Functional limitations and overweight among migrants in the Histoire de Vie study (Insee, 2003)

F Lert, M Melchior, I Ville
Revue D'épidémiologie et de Santé Publique 2007, 55 (6): 391-400

BACKGROUND: In France, epidemiological data on immigrant population are limited since characterization of immigrants is viewed as a sensitive issue. The Histoire de Vie survey has enabled the description of the association of immigration characteristics and two health indicators.

METHODS: Health-related functional limitations and overweight status (BMI> or =25 kg/m(2)) were studied among 18 to 64 years old using indirect age standardization. Immigration status was characterized in four different ways: via the migratory pathways of interviewees and their parents (French born to two French-born parents, second-generation, immigrated at the age of 15 or younger, immigrated at the age of 16 or older), citizenship (French by birth, French by naturalisation, non French), geographical origin (France, Europe, outside Europe) and language(s) spoken at home (French mother tongue, French for persons who do not have French as mother tongue, French and another language, another language). The analyses were conducted separately in men and in women and stratified by occupational status (upper and lower). For functional limitations, the analysis was repeated excluding participants whose limitations occurred before the age of 19, which was the average age of immigration, to assess a possible healthy migrant effect.

RESULTS: Compared to French men born to two French parents, an increased rate of functional limitations was observed among men born in Europe and/or who had at least one parent born in Europe (SMR: 1.4; 95% CI: 1.06-1.81) and a reduced rate among participants born outside Europe or who had at least one parent born outside Europe (SMR: 0.63; 95% CI: 0.46-0.86); these differences remained when social status was taken into account. Among women, a tendency towards a lower rate of functional limitations was found in lower social status groups among those who immigrated as adults, among non French citizens and among non Europeans. Restricting the analysis to individuals free of limitations at the age of 19 did not suggest a healthier migrant effect. Among men, the risk of being overweight did not differ according to immigration characteristics. Women who immigrated in their adult life (SMR: 1.42; 95% CI: 1.18-1.74), who had foreign citizenship (SMR: 1.44; 95% CI: 1.18-1.74) and who still spoke their mother tongue at home (SMR: 1.53; 95%CI: 1.23-1.88) were more likely to be overweight than non migrant women. These results were observed in lower social groups but not in upper social groups.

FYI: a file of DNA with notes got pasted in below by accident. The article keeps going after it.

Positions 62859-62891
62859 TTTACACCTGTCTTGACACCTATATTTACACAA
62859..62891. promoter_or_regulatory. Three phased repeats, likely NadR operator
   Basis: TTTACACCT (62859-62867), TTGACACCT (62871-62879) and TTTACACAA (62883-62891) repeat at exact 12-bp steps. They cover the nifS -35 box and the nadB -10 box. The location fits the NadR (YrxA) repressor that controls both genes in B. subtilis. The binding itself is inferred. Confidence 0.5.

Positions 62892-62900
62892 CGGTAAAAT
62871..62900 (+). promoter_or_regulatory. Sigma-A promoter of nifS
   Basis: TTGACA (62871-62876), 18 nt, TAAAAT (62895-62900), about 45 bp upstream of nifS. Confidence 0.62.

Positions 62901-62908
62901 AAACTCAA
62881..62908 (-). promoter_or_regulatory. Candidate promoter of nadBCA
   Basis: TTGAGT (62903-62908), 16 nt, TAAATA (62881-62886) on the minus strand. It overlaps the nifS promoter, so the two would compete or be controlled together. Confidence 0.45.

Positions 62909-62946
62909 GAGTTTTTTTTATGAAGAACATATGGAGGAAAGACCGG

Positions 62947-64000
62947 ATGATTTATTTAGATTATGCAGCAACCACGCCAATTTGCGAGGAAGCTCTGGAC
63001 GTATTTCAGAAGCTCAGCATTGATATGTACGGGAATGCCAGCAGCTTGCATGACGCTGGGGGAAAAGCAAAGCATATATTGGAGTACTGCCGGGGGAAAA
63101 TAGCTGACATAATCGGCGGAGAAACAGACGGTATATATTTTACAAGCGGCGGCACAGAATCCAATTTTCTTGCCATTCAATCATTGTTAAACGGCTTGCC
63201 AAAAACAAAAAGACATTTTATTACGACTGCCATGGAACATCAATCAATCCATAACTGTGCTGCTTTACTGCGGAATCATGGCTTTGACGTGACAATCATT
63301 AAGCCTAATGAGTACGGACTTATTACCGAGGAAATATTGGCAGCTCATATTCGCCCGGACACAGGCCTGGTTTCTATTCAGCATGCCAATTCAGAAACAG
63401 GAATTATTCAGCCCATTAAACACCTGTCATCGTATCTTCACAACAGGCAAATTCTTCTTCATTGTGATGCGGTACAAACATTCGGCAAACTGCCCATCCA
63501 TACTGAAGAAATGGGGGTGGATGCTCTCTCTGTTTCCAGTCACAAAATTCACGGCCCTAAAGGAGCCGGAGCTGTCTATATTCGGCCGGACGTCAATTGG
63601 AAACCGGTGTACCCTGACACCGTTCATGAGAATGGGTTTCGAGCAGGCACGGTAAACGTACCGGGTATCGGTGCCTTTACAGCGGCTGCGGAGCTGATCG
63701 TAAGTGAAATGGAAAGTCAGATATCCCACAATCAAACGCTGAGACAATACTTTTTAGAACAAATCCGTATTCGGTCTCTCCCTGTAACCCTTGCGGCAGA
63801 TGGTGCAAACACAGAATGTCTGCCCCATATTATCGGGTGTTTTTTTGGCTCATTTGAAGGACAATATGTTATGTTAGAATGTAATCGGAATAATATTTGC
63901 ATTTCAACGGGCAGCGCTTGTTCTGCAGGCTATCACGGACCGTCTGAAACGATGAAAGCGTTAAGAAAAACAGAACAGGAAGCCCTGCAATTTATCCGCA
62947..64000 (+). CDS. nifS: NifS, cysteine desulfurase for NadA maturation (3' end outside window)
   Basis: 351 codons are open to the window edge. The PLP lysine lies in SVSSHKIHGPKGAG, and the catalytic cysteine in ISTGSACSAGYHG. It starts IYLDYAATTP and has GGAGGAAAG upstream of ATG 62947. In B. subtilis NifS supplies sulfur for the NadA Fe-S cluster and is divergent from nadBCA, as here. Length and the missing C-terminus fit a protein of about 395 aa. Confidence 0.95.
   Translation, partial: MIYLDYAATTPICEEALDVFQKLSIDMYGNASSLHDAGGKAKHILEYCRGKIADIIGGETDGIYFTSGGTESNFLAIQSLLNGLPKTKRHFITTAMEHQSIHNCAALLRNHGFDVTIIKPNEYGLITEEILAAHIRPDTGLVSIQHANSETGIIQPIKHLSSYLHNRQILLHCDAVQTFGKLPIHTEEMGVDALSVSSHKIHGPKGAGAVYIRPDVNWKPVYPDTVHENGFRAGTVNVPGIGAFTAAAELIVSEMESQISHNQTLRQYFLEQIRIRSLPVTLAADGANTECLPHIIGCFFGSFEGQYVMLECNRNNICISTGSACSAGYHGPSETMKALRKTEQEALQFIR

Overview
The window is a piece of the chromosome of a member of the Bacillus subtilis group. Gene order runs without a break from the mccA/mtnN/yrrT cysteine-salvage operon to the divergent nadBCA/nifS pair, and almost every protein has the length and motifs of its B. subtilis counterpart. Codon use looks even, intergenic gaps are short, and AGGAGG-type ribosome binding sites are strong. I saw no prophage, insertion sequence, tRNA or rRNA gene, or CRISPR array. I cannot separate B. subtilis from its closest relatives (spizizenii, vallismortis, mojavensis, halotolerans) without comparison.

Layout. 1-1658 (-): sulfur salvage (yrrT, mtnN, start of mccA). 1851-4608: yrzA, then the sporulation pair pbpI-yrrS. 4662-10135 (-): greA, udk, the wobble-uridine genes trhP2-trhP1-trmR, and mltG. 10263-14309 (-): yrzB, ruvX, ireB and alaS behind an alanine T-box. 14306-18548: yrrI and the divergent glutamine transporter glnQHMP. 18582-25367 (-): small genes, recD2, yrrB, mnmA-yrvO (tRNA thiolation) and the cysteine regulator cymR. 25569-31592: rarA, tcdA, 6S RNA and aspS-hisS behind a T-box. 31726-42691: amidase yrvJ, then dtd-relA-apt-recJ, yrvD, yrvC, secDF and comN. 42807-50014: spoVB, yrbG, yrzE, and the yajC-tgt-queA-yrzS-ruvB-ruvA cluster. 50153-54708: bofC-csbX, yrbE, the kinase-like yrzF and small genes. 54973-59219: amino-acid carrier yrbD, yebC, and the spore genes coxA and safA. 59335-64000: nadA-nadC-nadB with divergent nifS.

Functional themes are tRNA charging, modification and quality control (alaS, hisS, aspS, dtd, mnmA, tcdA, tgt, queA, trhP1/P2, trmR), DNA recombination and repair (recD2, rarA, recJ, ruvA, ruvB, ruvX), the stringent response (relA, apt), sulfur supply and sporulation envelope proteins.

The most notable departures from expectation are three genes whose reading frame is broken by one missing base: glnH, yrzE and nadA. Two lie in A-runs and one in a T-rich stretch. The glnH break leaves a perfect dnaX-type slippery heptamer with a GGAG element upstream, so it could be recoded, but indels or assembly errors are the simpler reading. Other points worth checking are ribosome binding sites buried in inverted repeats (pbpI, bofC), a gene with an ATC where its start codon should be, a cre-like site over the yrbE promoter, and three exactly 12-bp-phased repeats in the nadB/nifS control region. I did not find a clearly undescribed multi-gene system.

CONCLUSION: These results demonstrate a heterogeneous relationship between immigration status and health, according to age at immigration, gender and origin while the migrant second-generation appears quite close to the population born French to two French-born parents. Further studies are needed to provide data on a wider range of health indicators. In the future, health surveys should document detailed information to allow for a full characterisation of the migrant population.

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